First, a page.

We are currently fighting inflation. That’s a tough battle and will cause a slowdown that is some variety of recession. It’s what happens next that matters.
The only reason we got out of the 2008 recession was that there were enough Republicans to join Democrats in passing a stimulus package early on. Already by 2010 there were few of those Republicans left, and any further stimulus was blocked in the name of the bogus “balanced budget amendment”. The goal was national pain ahead of the 2016 election. It worked.
We’re in that situation again, but the dangers are much worse. To state the obvious, the worldwide economy is in extremely fragile state: inflation is everywhere (we’re actually on the low side), there is war in Ukraine (with direct consequences for many countries), energy prices are rising from Saudi greed, there’s even a dictatorship-induced slowdown in China, and (compared with 2008) there is very little international cooperation. Forced austerity is exactly what brought the world economy down last time, and we’re going to get it again.
For today’s Republican Party a recession is an opportunity. A Republican (Trump) Congress will do anything to bring back their hero. As in 2014 there will be no possibility of stimulus no matter how bad things get, because pain is the goal. By 2024 it will be too late for any short-term way out.
The Great Depression was so bad, that it seemed that people would always remember what happened and never do that again. Unfortunately we’re there.
The public discussion of Biden’s student loan plan seems to be about some other country—certainly not this one.
Much of the discussion takes the point of view that Biden’s plan is a wildly-expensive and unnecessary change, since post-secondary education is functioning the way it always has. And further the plan isn’t sufficiently targeted to the poor, so there is no point in doing it.
In fact post-secondary education in this country is so broken you hardly know where to start. And the people targeted by the plan were so badly screwed by us that we have a responsibility to notice.
It’s obvious from the chart that around 2008 something happened to the cost of college—it took off. A prime ingredient was the George Bush’s 2008 crash, which was a double whammy: states had less money to spend—so tuition went up—and students and their parents had less money to pay it. As we all learned during the Covid crisis, states have limited ability to deal with new expenses, as many are prohibited from running deficits. They need to rely on the federal government to help them out.
However the Republican Congress blocked all stimulus (remember the “balanced budget amendment”) to provoke dissatisfaction for the 2016 election. So there was no help to be had. Unsurprisingly people had to take on new levels of debt. And with Republicans continuing to sabotage the recovery, there were few jobs for these people when they graduated (or didn’t) and went immediately into arrears. Student load debt didn’t grow because students were irresponsible, it grew because government was.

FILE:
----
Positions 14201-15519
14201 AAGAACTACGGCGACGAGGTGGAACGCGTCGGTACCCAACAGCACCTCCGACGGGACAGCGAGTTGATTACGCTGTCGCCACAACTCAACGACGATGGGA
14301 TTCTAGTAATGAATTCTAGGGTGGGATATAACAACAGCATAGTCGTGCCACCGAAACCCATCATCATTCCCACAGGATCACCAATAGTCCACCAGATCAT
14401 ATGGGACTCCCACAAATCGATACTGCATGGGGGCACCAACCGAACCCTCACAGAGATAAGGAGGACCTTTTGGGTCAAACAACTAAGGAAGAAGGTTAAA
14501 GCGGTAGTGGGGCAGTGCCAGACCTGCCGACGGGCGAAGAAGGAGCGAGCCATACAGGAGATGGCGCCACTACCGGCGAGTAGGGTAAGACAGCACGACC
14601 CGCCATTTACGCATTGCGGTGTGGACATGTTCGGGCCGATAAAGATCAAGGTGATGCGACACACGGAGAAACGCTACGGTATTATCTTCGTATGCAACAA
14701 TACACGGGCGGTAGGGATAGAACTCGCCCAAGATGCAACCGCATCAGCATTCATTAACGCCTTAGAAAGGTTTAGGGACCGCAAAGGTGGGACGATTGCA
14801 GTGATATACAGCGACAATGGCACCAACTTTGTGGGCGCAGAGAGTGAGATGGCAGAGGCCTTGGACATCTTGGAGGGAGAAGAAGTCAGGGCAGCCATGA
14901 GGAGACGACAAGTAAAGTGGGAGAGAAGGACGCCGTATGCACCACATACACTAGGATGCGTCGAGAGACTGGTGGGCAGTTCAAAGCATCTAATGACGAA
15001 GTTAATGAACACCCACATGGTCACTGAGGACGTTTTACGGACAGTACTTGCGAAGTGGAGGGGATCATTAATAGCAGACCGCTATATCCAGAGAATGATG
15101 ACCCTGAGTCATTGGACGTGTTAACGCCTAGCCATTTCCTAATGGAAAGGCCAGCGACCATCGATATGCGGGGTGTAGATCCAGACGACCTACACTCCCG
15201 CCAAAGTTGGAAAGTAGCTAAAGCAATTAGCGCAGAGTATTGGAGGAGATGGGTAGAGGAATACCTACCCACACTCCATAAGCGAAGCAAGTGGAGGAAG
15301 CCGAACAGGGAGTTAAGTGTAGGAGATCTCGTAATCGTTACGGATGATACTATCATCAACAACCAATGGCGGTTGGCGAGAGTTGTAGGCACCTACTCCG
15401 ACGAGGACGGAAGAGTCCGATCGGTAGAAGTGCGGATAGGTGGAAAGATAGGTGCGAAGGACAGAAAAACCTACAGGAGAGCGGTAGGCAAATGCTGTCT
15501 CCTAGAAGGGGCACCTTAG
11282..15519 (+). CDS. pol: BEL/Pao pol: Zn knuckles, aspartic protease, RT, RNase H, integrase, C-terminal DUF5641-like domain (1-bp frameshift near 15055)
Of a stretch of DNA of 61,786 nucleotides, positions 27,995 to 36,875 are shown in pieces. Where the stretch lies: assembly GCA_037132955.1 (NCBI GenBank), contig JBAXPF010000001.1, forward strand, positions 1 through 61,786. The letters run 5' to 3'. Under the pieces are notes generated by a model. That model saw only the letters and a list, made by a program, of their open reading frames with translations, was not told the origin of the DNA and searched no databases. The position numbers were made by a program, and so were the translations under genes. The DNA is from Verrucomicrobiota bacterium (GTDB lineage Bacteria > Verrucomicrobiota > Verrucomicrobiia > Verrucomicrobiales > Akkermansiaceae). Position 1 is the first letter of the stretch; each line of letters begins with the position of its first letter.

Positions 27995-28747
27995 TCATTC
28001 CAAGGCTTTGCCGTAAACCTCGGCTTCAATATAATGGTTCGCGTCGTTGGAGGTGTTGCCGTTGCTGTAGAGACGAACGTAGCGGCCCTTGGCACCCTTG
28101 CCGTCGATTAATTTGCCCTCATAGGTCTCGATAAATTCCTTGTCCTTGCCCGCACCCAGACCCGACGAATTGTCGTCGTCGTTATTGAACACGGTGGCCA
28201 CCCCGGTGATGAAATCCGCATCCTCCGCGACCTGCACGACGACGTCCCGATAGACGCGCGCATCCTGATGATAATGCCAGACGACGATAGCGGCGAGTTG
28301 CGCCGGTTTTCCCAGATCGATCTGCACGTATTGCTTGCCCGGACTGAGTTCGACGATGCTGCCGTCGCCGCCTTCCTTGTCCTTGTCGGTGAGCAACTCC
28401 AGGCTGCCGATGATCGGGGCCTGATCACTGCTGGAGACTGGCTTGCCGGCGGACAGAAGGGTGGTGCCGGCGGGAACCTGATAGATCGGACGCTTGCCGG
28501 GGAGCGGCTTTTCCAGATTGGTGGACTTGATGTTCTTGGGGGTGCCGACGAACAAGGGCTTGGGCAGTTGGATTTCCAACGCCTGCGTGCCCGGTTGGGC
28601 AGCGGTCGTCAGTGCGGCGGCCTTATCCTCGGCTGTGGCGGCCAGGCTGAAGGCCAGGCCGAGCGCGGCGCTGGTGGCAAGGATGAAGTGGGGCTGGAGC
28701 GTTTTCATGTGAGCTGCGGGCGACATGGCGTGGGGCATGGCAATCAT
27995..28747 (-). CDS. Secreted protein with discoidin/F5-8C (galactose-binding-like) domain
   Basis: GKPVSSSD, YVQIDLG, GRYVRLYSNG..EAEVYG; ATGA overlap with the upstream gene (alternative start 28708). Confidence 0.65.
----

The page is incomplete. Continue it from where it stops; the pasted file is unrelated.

Adding to that, Republicans spent years protecting fraudulent private pseudo-educational institutions because of the supposed superiority of the private sector. At such places you could earn a degree in “culinary arts”, for example, which was considered valueless in any real restaurant. Essentially all students at those institutions incurred monumental levels of debt and no skills. The worst of those have now been shut down, but Betsy DeVos did everything she could to defend them.
As a country we screwed a generation of students. From the numbers on the chart, $10 or $20 thousand seems relevant, but assuredly not profligate. As for inflation, the risk has been exaggerated by false comparison to the stimulus packages. The cost here is budgeted over decades; its current impact is minimal.
However we should be clear that this is a Band-Aid on a God-awful wound, because for the most part things have only gotten worse.
First of all, averaging over all institutions in the country gets a rather diverse mix of good and bad colleges. That’s appropriate for addressing needs of borrowers. However If you want to go to a good institution to get yourself a good job, the numbers are basically twice what’s on the chart: around $20 thousand yearly for a good public institution. For private colleges, we can be more exact since they act as a cartel: $80K. Even applying to these places can cost thousands. So much for equality of opportunity.
What’s more the public university system, instead of being strengthened, is under attack. That’s not just a matter of the well-publicized politization of education, bad as that is. Public funding in many states has been reduced to the point that public colleges are admitting out-of-state (or out-of-country) students in preference to in-state ones, because they need the extra money. That has actually become a major contributor to student loan debt! The financial situation is so dire that colleges are spending more on administrators to raise money than on education itself.